Nigeria: Time to end contempt for human rights

November 5, 1996

Nigeria: Time to end contempt for human rights

In April 1996, following the 56th session of the Human Rights Committee, the body which monitors compliance with the ICCPR, the Committee noted that there were "fundamental inconsistencies between the obligations undertaken by Nigeria under the Covenant. . . and the implementation of those rights". It cited, in particular, practices such as indefinite or incommunicado detention and the suppression of habeas corpus. It added that the establishment by military decree of special tribunals which exclude free choice of a lawyer and deny the right of appeal led to "the arbitrary deprivation of life of Ken Saro-Wiwa and the other co-accused" in violation of the ICCPR. It also criticized the apparent lack of any serious investigations into allegations of torture, ill-treatment or conditions of detention, which it said raised serious issues under the ICCPR. Finally, the Committee made a number of urgent recommendations. In particular, it recommended that all decrees establishing special tribunals or ousting normal constitutional guarantees of fundamental rights or the jurisdiction of the normal courts be abrogated. It called for any trials before such special tribunals to be suspended immediately. It also recommended that urgent steps be taken to ensure that people facing trials are afforded all the guarantees of a fair trial as provided by the ICCPR, including the right to have their conviction and sentence reviewed by a higher court [UN document CCPR/C/79/Add. 64].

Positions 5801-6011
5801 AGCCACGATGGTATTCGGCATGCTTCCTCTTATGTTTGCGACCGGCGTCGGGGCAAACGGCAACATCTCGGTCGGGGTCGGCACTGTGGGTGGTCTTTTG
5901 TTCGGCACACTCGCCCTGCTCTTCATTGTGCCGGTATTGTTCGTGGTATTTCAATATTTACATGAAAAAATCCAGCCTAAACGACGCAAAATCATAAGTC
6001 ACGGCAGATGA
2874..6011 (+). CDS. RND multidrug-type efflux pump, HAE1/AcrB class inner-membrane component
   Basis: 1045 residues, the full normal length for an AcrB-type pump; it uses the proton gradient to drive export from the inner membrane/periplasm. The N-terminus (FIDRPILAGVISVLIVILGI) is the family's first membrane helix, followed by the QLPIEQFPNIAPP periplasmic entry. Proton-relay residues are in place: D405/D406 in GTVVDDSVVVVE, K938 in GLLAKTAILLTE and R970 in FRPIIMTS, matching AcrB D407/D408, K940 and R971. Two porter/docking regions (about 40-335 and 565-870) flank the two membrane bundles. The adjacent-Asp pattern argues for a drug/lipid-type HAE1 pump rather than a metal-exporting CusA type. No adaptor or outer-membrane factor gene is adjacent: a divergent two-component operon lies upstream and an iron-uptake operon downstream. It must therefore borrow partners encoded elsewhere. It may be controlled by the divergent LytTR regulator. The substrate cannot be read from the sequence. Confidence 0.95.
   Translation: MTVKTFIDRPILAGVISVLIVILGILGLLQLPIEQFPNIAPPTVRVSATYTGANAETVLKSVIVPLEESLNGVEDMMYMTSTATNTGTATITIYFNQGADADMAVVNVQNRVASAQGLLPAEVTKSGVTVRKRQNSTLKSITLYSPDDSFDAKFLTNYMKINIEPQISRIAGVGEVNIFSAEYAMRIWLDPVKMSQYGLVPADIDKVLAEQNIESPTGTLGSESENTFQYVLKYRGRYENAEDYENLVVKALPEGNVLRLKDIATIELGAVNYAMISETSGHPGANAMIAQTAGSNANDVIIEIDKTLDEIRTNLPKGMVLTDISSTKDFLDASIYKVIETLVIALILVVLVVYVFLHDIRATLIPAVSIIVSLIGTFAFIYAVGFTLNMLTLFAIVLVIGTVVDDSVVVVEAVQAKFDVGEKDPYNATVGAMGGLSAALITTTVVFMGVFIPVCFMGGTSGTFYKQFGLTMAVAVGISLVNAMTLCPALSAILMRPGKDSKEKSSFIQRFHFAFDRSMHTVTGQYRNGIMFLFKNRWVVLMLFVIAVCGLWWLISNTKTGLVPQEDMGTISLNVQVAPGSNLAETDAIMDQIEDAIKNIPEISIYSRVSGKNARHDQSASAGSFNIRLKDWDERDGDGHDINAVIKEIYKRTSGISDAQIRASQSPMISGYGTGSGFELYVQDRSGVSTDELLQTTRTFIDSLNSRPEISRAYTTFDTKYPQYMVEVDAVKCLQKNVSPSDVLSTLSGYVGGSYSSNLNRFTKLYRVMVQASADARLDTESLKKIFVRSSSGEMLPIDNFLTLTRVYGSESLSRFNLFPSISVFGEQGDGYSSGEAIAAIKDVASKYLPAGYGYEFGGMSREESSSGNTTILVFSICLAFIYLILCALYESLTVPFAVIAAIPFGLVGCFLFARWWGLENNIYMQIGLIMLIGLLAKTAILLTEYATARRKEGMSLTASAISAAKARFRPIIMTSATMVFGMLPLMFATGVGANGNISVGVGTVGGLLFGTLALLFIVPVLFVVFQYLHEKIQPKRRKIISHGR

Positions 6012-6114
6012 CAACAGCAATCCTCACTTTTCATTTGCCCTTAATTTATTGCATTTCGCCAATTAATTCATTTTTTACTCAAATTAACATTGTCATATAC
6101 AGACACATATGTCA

In July 1996, following the 57th session of the Human Rights Committee, the Committee noted the reform measures announced by the Nigerian government in May, welcoming the removal of military personnel from Civil Disturbances Special Tribunals and the repeal of Decree No. 14 of 1994, which precluded courts from issuing writs of habeas corpus. However, it reiterated many of its previous concerns and urgent recommendations and added some new recommendations. For example, it repeated its call for the abrogation of all decrees revoking or limiting guarantees of fundamental rights and freedoms. It called "for the release of all persons who have been detained arbitrarily or without charges", a reduction in the period of pre-trial detention and an end to incommunicado detention. It also called for an urgent improvement in detention conditions so that they met international standards. Further, the Committee called upon the Nigerian government to consider abolishing the death penalty. Finally, it called for a review of the overall legal framework for the protection of human rights in Nigeria to bring it fully into line with the principles of the ICCPR, including in relation to the rights to freedom of expression and to form and join trades unions. The Nigerian government expressed its willingness to undertake such a review (UN Document CCPR/C79/Add. 65).

In April 1996, the UN Commission on Human Rights passed a resolution on Nigeria which expressed its continuing concern at the human rights situation in Nigeria and asked the UN Special Rapporteurs on extrajudicial executions and on the independence of judges and lawyers to visit Nigeria and submit a joint report at its next meeting in 1997. However, efforts by some countries to include the appointment of a Special Rapporteur on Nigeria in the final resolution were unsuccessful.

Also in April 1996, a UN mission went to Nigeria on the instructions of the UN Secretary-General, Boutros Boutros Ghali. It was mandated to investigate the trials of Ken Saro-Wiwa and eight other MOSOP supporters by Civil Disturbances Special Tribunal during 1995 and the government´s transition program. The mission promptly reported to the UN Secretary-General and made a series of recommendations on human rights. They included: